Not gonna happen. Turns out that the closer one gets to a nebula, its light just gets spread out over a greater and greater portion of the sky until it fades into invisibility. We can see the Orion Nebula by naked eye only because all of its light is concentrated into an area not much larger than the apparent size of Jupiter. But take that same brilliance and distribute it over half the sky, and… well, you get the picture. In J.R.R. Tolkien’s masterful phrase, it would be “too little butter over too much bread.”

Galaxies Like Grains of Sand 
     Now I don’t often meet anyone insisting that the infrared view of Messier 42 is its “real” appearance, whilst what I can see through the eyepiece is nothing more than an illusion. It’s generally accepted and appreciated that they are both equally valid ways of portraying an exceedingly complex object. Not so when it comes to differing perspectives of size, however. I can’t count the number of times that some smartass clever person has tried to convince me that what I perceive as a solid object (such as this chair I’m sitting on) is in reality mostly empty space occupied by countless atoms. Similarly, one often finds a fellow star gazer declaring that (once again) in reality, given the immensity of the universe, the Earth, the Solar System, even the Milky Way galaxy, is nothing more than an insignificant dot “in the Cosmic Scheme of Things”.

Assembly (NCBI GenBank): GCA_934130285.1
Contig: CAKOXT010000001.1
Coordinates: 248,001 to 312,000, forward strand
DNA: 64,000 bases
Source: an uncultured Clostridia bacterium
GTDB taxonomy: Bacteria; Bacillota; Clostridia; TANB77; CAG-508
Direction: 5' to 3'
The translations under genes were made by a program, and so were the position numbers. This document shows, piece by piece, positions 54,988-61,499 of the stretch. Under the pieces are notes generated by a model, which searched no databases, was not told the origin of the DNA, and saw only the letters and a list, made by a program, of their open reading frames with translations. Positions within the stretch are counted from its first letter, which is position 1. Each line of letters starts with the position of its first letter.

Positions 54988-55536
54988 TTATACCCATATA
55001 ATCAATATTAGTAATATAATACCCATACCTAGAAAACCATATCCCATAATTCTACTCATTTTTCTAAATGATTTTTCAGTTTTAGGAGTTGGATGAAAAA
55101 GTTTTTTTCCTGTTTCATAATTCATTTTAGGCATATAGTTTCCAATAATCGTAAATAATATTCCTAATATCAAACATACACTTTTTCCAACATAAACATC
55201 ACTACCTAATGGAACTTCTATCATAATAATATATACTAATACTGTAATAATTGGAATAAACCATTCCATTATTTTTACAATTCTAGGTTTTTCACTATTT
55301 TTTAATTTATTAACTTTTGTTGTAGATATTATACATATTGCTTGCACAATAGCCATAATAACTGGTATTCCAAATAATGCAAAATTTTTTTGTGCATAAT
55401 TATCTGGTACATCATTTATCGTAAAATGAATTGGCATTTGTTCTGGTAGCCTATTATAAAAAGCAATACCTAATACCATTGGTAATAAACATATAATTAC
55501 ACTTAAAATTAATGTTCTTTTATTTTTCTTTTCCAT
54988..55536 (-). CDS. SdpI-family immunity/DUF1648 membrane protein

The Earth, as seen from the Surface of Mars